PEOPLE who have suffered from firework misery this year are in for some good news - 2004 could well be a lot quieter and safer.
But experts say things will only improve if tough new legislation comes into force and is properly policed.
The revelation comes just days after a 17-year-old boy suffered very serious hand injuries when a firework exploded at his home at Old Bank Road in Earlsheaton, Dewsbury, last Wednesday afternoon.
He has undergone surgery at Pinderfields Hospital in Wakefield.
John Woodhead, of Huddersfield, who is chairman of the British Fireworks Association (BFA) which represents manufacturers and importers, said moves were under way for further improvements following The Fireworks Act 2003.
He revealed that he would be meeting Government ministers responsible for Customs and Excise, health and safety, and community safety over the coming weeks to push for important changes in the way fireworks are imported.
The BFA wants a system put in place where imported fireworks must be taken to a licensed site - a factory which meets all the safety requirements - with a clear "paper trail" of documents accompanying them.
There should also be clear paperwork which traces the fireworks from the licensed site to licensed shops.
At the moment, imported fireworks are ending up in the hands of unscrupulous traders who sell them from the back of vans, at car boot sales or in pubs.
The BFA wants these tighter restrictions adding to the 2003 Fireworks Act.
Under the Act, noisy fireworks will be quieter and shops will be restricted to selling fireworks just three weeks before November 5 and three weeks before December 31.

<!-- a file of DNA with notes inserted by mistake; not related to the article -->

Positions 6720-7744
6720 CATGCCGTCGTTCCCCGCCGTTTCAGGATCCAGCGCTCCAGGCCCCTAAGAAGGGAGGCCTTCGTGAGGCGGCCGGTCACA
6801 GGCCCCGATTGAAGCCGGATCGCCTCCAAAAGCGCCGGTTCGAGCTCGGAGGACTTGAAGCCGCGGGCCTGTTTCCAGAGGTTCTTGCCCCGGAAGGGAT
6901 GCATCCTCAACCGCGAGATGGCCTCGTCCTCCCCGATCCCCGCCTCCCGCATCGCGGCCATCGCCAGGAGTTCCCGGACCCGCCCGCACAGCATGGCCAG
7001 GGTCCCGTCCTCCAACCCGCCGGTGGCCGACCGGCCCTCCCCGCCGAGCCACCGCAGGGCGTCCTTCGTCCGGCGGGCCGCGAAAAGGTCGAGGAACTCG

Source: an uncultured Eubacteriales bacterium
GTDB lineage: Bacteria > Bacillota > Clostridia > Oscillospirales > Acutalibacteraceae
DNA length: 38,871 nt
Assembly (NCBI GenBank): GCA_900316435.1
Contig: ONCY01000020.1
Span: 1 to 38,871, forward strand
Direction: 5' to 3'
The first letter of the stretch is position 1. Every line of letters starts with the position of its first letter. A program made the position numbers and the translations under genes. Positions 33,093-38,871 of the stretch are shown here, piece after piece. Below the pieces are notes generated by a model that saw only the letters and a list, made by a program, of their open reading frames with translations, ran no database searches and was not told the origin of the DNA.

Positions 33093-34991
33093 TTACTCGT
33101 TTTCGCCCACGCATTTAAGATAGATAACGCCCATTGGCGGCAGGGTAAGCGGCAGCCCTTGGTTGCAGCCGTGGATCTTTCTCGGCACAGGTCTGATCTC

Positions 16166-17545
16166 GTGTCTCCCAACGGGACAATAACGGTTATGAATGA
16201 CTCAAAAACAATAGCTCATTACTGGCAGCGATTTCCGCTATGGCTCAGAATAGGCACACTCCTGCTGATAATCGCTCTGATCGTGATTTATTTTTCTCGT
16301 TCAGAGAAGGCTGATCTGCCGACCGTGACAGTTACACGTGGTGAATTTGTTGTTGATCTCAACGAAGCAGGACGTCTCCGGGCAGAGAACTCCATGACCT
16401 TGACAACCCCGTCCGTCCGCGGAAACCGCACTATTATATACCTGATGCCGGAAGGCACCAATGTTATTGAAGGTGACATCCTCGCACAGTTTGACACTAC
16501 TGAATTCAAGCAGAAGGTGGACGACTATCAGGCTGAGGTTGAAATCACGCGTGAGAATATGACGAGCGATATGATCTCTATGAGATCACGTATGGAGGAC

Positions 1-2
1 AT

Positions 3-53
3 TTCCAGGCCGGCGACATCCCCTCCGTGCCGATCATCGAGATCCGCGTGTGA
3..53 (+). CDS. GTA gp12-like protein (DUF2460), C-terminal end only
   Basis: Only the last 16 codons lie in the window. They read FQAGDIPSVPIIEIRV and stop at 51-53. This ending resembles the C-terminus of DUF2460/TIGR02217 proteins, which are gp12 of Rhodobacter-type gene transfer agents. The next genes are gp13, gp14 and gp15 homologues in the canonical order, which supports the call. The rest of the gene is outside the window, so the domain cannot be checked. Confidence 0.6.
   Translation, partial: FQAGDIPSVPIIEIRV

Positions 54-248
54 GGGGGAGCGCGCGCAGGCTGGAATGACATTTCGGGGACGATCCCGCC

Shops wanting to sell fireworks at other times will have to meet stringent conditions.
Mr Woodhead said: "A rocket powerful enough to blow a phone box apart sold this week in a pub in Leeds was handed to a member of the British Fireworks Association.
"This is exactly the kind of thing we are trying to stop and the only way is to tighten up how fireworks are imported into this country.
"The problems can be solved almost at a stroke if the regulations we want are put in place.
"No firework should leave a port unless it is going to a designated licensed site which complies with all the regulations and has the paperwork to prove it.
"All our members have sites licensed by the Health And Safety Executive and inspected by Trading Standards officials."
He added: "It seems there have been a lot more fireworks sold illegally this year from `entrepreneurs' who see it as an easy way to make money.
"They don't have the big overhead costs including insurance and storage which the licensed sites have.
"If the new regulations we want are implemented, the system to import fireworks will be foolproof.
"This means Bonfire Night in 2004 will be both quieter and safer."